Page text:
The short reply: that is just nonsense.
How could their campaigns not put a seal of approval on the resulting, supposedly “better” forms of exploitation?
Let me state this as simply as I can but it must be obvious to anyone who thinks about it for a second: When you promote cage-free eggs or crate-free pork or any “happy” animal products–flesh or otherwise–as the “compassionate” choice or the “right” thing; when you sponsor or promote or praise “happy exploitation” labels; when you give awards to exploiters; when you issue public letters praising them; when you celebrate them on the front covers of magazines and on social media websites by asking your supporters to give them “kudos” or “props”, you are putting a stamp of approval on supposedly more “gentle” animal exploitation. And it is absurd to suggest otherwise.
Question: When someone sees the Whole Foods ad for organic chicken for $1.99 per pound with an “Animal Welfare Rating” of 2 and checks out the Global Animal Partnership to see that it has the CEO of HSUS on its board, and reads that PETA, HSUS, Mercy For Animals, Compassion Over Killing, Vegan Outreach, etc., have all publicly expressed their “appreciation and support” for the Whole Foods “pioneering” program of “happy exploitation,” and has given Whole Foods and its CEO awards, what would that person think?
Answer: She will think exactly what any sane and rational person would think: that animal people, who are the “experts” and who have the animals’ best interests in mind, are expressing their approval of the animal products that Whole Foods will sell her; that she ought to buy those Whole Food products. She may think that these groups ideally would like her to go “veg” eventually but she simply cannot avoid thinking that the “experts” are telling her that she is behaving morally by buying the Whole Foods “happy” animal products.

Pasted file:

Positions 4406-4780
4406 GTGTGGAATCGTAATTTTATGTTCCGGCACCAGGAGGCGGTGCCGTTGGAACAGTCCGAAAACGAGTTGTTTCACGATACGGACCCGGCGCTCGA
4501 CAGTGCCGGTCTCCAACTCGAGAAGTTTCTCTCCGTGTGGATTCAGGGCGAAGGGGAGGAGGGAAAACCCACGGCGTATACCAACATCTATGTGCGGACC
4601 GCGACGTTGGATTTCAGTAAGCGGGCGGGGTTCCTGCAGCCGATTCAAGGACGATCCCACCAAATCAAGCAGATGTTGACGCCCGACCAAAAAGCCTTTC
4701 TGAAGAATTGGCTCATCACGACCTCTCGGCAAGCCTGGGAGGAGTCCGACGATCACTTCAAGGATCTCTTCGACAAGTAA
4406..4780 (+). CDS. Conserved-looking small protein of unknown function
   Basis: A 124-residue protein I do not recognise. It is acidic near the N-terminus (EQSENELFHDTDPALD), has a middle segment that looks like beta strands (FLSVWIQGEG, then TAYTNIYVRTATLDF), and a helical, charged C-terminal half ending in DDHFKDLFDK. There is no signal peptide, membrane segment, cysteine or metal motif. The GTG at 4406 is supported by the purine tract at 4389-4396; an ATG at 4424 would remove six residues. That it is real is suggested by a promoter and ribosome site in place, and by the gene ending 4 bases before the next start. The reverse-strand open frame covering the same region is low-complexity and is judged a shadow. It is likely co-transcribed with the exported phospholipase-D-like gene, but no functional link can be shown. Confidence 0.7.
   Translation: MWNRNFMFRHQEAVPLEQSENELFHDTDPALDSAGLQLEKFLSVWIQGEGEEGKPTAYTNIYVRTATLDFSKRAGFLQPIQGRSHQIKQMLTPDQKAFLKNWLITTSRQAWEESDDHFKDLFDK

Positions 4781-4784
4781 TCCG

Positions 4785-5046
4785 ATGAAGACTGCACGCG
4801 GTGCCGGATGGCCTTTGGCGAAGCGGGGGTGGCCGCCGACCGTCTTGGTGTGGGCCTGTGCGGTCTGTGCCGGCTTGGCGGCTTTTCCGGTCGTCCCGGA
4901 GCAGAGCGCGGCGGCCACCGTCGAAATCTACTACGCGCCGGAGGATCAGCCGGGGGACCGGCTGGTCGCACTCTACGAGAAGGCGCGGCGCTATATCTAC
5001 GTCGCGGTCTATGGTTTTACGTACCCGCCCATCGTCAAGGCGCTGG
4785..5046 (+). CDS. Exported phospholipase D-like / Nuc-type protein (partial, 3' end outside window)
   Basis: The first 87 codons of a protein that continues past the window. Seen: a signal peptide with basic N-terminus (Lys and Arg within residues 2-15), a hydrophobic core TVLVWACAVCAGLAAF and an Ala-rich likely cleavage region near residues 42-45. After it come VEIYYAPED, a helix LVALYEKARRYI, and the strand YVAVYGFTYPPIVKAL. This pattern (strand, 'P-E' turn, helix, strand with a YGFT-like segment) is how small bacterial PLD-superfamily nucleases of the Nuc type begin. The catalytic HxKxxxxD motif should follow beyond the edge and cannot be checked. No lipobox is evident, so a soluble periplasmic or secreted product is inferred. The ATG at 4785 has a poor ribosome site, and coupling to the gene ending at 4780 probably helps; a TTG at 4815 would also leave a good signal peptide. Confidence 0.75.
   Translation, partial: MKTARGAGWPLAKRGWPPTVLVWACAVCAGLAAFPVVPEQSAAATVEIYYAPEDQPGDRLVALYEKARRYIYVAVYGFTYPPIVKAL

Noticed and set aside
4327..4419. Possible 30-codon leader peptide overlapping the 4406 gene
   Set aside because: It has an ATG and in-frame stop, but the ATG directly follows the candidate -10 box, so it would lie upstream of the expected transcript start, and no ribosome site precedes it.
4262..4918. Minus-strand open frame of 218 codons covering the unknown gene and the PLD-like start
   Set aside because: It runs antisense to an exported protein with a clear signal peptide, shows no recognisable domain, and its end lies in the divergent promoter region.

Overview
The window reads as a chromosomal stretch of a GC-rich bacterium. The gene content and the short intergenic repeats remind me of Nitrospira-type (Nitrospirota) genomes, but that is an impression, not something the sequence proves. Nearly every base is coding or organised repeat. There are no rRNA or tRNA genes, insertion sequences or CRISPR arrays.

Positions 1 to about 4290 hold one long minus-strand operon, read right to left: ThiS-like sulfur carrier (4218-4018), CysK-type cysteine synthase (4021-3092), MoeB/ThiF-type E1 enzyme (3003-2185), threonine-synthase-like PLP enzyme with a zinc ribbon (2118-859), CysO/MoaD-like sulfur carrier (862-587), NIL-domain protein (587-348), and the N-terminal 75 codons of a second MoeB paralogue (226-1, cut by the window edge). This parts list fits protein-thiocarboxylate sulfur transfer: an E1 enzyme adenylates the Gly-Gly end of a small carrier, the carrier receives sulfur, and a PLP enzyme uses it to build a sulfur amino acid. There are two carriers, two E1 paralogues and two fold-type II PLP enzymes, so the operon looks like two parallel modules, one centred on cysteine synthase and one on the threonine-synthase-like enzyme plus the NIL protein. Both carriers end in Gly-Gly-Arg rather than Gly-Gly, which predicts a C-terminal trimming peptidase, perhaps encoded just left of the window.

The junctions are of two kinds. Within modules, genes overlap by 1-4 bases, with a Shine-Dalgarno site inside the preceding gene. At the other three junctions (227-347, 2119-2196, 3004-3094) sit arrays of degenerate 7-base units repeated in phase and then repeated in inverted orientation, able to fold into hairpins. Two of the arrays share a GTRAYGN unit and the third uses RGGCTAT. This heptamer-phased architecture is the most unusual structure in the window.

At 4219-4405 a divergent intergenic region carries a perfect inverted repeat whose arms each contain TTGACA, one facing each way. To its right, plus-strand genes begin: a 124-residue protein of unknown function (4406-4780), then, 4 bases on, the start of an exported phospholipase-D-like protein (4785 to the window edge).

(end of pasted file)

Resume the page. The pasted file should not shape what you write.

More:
Bruce Friedrich’s recent essay on cage eggs concludes:
So far, the only national grocery store chain to have banned the sale of eggs from caged hens is Whole Foods. The only restaurant chain to promise to ban them from their supply chain is Burger King (by 2017). These companies deserve plaudits for their progress. These types of cages will also be illegal in California in 2015 and in Michigan in 2019, and legislation to ban them will be introduced in Massachusetts soon (if you live in Massachusetts, check FarmSanctuary.org for updates).
At Farm Sanctuary, we spend our lives with farm animals, and we wouldn’t eat them or their eggs under any circumstances. We recoil at the abuse of hens in all systems, including cage-free and colony cage conditions. But we also work to abolish the very worst abuses of farm animals, and it’s hard to imagine anything worse than the tiny, barren, cramped battery cages where 250 million hens currently are forced to spend their lives.
Battery cages have to go.